Priscilla Gac-Artigas, professor of Spanish and Latin American Literature, and Mihaela Moscaliuc, assistant professor of English, have been awarded Fulbright Scholar grants following announcements made for the 2014-15 academic year by the United States Department of State and the J. William Fulbright Foreign Scholarship Board.
Professor Gac-Artigas received her grant to lecture and conduct research at the University of Santiago de Chile (USACH) this fall. Professor Moscaliuc was awarded a grant to teach at Al. I. Cuza University in Iasi, Romania, this coming spring,
Professor Gac-Artigas, who is also a contributing member of the Academia Norteamericana de la Lengua Española (North American Academy of the Spanish Language), worked with colleagues in the Department of Linguistics and Literature at USACH on a project that aims to strengthen students´ critical thinking, linguistic and written communication skills, and master student-led learning strategies.
"I am thrilled to be part of the Fulbright Program and to share the expertise that I have gained during my tenure at Monmouth University with colleagues and students at one of the finest universities in Latin America, and in return, to bring back the knowledge that I will gain in Chile to enrich the learning experience of my students at Monmouth," said Professor Gac-Artigas. "One of the goals of the program is for Fulbright scholars to enhance the possibilities for all nations to live in peace and friendship, an ideal that I share with the Monmouth University community and its Institute for Global Understanding."
Monmouth University's Institute for Global Understanding, through academic programs, field experiences, service learning, and engagement in local and global communities, fulfills Monmouth University's broad mission of promoting global understanding, diversity and leadership.
"One of my priorities has been to engage our students and faculty as members of the broader global community, said Paul R. Brown, president of Monmouth University. "The Fulbright Program provides Professor Gac-Artigas with the opportunity to establish bridges of cultural and intellectual exchange that will resonate across not only our two universities, but also our different countries. This type of intense, hands-on learning experience is something that has emerged as a core value for our scholar-teachers during our ongoing strategic planning process," President Brown said.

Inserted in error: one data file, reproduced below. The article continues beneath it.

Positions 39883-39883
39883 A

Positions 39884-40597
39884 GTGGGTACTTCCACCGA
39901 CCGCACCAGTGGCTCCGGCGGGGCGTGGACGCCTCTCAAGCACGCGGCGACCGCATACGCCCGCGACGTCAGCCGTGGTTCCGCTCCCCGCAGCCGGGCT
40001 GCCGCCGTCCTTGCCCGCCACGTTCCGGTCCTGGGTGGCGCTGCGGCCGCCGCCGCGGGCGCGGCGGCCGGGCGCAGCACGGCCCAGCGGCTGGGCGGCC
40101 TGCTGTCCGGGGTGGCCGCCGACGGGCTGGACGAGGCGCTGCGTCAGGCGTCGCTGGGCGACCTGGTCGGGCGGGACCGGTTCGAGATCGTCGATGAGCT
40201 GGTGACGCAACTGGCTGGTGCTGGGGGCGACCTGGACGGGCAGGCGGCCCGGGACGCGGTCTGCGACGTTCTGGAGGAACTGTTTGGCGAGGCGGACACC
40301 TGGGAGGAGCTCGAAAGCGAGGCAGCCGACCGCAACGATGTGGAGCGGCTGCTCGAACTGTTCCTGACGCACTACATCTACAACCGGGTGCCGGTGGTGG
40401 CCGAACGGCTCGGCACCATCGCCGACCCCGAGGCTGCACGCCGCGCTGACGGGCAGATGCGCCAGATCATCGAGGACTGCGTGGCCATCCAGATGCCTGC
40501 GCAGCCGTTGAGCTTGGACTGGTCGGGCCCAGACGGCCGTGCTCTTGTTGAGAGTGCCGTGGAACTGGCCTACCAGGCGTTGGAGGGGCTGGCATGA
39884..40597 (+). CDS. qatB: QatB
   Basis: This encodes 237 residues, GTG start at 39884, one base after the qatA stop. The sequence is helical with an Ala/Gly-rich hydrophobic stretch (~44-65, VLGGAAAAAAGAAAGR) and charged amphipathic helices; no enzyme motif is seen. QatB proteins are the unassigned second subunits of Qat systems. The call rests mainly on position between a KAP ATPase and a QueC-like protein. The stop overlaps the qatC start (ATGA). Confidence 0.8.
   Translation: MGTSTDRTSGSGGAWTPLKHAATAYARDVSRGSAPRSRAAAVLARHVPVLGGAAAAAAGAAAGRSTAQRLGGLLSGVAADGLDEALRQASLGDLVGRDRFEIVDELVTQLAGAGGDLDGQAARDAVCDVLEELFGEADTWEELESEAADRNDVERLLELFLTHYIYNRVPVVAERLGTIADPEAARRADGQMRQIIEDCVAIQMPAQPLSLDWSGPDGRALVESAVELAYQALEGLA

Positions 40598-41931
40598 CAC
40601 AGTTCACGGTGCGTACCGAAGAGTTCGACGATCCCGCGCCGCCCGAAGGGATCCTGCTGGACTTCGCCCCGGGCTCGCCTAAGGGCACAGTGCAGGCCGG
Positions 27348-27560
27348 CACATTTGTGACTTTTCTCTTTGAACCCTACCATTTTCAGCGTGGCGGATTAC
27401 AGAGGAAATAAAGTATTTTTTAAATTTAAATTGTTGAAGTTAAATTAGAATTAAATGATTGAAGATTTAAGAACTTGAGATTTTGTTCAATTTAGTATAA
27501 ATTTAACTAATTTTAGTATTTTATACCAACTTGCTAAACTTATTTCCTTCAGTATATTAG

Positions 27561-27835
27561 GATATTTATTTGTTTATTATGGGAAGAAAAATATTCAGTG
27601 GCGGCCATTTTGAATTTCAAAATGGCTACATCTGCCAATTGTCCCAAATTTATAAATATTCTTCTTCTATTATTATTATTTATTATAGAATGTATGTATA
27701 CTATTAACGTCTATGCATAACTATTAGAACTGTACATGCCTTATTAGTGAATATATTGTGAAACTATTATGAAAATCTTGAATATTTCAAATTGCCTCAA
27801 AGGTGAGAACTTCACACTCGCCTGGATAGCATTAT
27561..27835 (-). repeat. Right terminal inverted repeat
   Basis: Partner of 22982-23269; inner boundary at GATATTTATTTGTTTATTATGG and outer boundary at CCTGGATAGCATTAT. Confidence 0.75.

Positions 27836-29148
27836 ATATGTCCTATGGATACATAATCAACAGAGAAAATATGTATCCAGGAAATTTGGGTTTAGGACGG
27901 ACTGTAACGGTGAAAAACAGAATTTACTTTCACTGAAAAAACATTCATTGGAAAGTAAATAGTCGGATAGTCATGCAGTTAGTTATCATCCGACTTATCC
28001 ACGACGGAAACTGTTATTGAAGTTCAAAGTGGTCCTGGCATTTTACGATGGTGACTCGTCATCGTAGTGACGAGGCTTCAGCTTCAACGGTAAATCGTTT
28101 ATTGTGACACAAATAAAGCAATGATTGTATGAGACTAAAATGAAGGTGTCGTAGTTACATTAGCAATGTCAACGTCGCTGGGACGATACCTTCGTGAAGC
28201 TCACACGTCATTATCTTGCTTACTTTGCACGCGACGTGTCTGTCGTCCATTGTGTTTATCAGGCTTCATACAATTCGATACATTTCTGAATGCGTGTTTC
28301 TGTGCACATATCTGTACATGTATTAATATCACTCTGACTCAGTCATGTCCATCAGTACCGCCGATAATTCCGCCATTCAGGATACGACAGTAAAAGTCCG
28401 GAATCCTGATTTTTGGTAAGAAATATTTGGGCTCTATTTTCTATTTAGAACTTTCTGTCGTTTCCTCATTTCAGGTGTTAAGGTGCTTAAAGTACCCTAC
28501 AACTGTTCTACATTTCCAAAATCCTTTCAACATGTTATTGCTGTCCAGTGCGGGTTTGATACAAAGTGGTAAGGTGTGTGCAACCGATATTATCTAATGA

Professor Moscaliuc will teach courses in American literature and culture in the American Studies program, assist with curriculum development, and facilitate cultural exchanges at the university and in the larger community.
"As an undergraduate in Romania, I benefitted enormously, as did my peers, from the presence of American Fulbright Scholars, and so I am exhilarated to return there as one and to share my academic expertise and my understanding (as an insider-outsider) of both worlds. I hope to have the kind of impact other Fulbright scholars had on me and to return to Monmouth University and to the Monmouth community with initiatives for further cultural exchanges and an enriched understanding of how we might better promote global understanding," said Professor Moscaliuc.
"I am delighted that Dr. Moscaliuc earned one of the competitive Fulbright Scholar grants," President Brown added. "Fostering international connections with our faculty among universities around the world is a concrete example of one of our core strategic objectives; promoting global and cultural literacy throughout all of our academic programs."
Born and raised in Romania, Professor Moscaliuc came to the United States in 1996 to complete graduate work in American literature. She received an M.A. from Salisbury University, an M.F.A. in poetry from New England College, and a PhD in American Literature from the University of Maryland. She is the author of the poetry collections "Father Dirt" and "Immigrant Model," the translator of Romanian poet Carmelia Leonte's "The Hiss of the Viper," and editor of a forthcoming collection of essays on poet Gerald Stern.
Her articles on representations of Roma/Gypsies, the works of Kimiko Hahn and Agha Shahid Ali, code-switching in American Poetry, and translation theory, have appeared or are forthcoming in "History of the Literary Cultures in East-Central Europe. Junctures and Disjunctures in the 19th and 20th Centuries," Soundings. An Interdisciplinary Journal, "Orient and Orientalisms in American Poetry and Poetics," "The Task of Un-Masking: Essays on Poetry and Race," and "Mad Heart Be Brave: On the Poetry of Agha Shahid Ali." She is the recipient of two Glenna Luschei Awards from Prairie Schooner, a Ledig-Rowohlt residency fellowship at Le Chateau de Lavigny, and an Individual Artist Fellowship from the New Jersey State Council on the Arts.
The Fulbright U.S. Scholar Program is administered by the Council for International Exchange of Scholars, a division of the Institute of International Education. The Fulbright Program is the flagship international educational exchange program sponsored by the U.S. government and is designed to increase mutual understanding between the people of the United States and the people of other countries. The Program operates in over 155 countries worldwide. Since its establishment in 1946 under legislation introduced by the late U.S. Senator J. William Fulbright of Arkansas, the Fulbright Program has given over 318,000 students, scholars, teachers, artists, scientists and other professionals the opportunity to study, teach and conduct research, exchange ideas and contribute to finding solutions to shared international concerns.